Anatol bed-hops his way through 19th-century Vienna like a fin-de-siecle Mac Daddy in top hat and tails.
Arthur Schnitzler's first drama spins around this upper-class playboy, who waltzes from one tryst to another in Vienna's decadent high society. But though the play is handsomely staged by Aurora Theatre Company founder Barbara Oliver, the central character just isn't compelling enough to make this romp as funny as intended. Stylish but stilted, the insubstantial period piece doesn't quite hold together in this Aurora revival.
Fancying himself irresistible, Anatol (Mike Ryan) flits from one conquest to the next as if women were party favors. The fickle lothario relishes the chase but quickly tires of the courtship.
He soon invents a reason why none of the women is worthy of the perfect love he envisions. Ironically, it is the women who quickly get the upper hand in this series of loosely connected, racy vignettes, translated by Margret Schaefer.
In one sequence, Anatol leaves one woman's bed to take another to the altar. In another, he hypnotizes his mistress to make sure she's not cheating on him (the way he is on her).
At one point, the clueless Casanova woos two women at once, rushing through two suppers and two rendezvous every night, until he is too tired to keep making the rounds.
So he carefully stages his breakup with the ballet dancer (Delia MacDougall) he is dating, only to realize that she has been two-timing him with a member of the corps de ballet. Still, she immediately mourns her loss of the good life, since the well-heeled Anatol serves the best Champagne and oysters in town.
The trouble with the play is that Anatol is little more than a playboy with a fat wallet and thin imagination. Although Ryan (a Shakespeare Santa Cruz veteran) gilds this deluded Don Juan with a certain appealing naiveté, so that he seems to believe his own prattle, there is hardly any depth to the insufferable fellow. He may be "a frivolous melancholic," but his few moments of doubt and regret seem like grandstanding. You never believe he is capable of loving anyone, not even himself.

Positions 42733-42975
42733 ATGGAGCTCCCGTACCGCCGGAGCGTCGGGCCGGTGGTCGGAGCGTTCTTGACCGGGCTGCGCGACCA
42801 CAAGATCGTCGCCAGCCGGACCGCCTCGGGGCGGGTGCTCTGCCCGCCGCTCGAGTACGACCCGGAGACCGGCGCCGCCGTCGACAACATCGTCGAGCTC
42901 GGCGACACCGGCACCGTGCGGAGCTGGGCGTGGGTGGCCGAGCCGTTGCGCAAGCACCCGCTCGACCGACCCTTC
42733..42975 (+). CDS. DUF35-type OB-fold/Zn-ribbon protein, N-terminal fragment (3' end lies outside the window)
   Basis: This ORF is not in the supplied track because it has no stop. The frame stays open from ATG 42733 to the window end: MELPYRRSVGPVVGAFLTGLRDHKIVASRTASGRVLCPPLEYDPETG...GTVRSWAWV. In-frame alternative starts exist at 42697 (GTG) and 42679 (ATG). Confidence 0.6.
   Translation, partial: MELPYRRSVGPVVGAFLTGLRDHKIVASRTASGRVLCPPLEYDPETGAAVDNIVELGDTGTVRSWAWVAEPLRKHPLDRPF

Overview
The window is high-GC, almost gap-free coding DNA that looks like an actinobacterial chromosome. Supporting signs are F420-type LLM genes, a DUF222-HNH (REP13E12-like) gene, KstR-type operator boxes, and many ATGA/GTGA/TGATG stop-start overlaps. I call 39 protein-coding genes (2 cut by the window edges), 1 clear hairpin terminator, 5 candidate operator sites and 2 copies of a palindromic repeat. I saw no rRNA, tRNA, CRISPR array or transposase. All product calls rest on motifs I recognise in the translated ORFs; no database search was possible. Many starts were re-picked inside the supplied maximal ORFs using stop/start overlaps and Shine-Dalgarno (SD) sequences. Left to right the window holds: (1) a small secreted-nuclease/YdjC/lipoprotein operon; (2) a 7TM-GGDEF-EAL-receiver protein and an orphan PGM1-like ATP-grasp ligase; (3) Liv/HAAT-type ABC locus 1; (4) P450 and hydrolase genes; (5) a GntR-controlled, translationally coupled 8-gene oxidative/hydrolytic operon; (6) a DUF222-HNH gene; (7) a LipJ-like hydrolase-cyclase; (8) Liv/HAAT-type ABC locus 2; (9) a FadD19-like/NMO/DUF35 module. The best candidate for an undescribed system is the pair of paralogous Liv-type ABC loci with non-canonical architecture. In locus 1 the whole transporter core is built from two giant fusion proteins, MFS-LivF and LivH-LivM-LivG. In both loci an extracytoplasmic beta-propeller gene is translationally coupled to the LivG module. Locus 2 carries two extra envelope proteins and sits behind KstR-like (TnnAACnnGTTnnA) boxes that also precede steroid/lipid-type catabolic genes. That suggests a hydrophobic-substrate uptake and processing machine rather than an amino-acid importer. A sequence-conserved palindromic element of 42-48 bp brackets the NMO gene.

Unfortunately, if we don't care about the title character, it's impossible to follow his amorous adventures with interest. By the time he has seduced his way through a few boudoirs, the plot has lost its punch. To be sure, the play's frank, once-shocking sexuality now seems tame.
It is perversely gratifying that the women here, all bit characters, steal the show. MacDougall, who starred in the company revival of "Sex," rivets as part of the cavalcade strutting through Anatol's bed chamber. And each, from the brassy circus performer to the theater diva, emerges as a believable individual.
Tim Kniffin ("Trouble in Mind") masters the art of the dry retort as Anatol's buddy, Max. The ultimate wing man, Max seems to have nothing better to do than to narrate Anatol's love life, but he does that with great finesse.
Still, these glints of wit aren't enough to make this "Anatol" shine. Certainly the genius of Schnitzler's commentary (most famously in "La Ronde") springs distinctly from his own time and place, and yet fully captures the moral and class-based dilemmas of our own culture. Those echoes are all but lost amid "Anatol's" parade of petty dalliances.
By Arthur Schnitzler, translated by Margret Schaefer
Through: May 13
Where: Aurora Theatre Company, 2081 Addison St., Berkeley
Running time: 2 hours, 15 minutes
Tickets: $30-$48, 510-843-4822, www.auroratheatre.org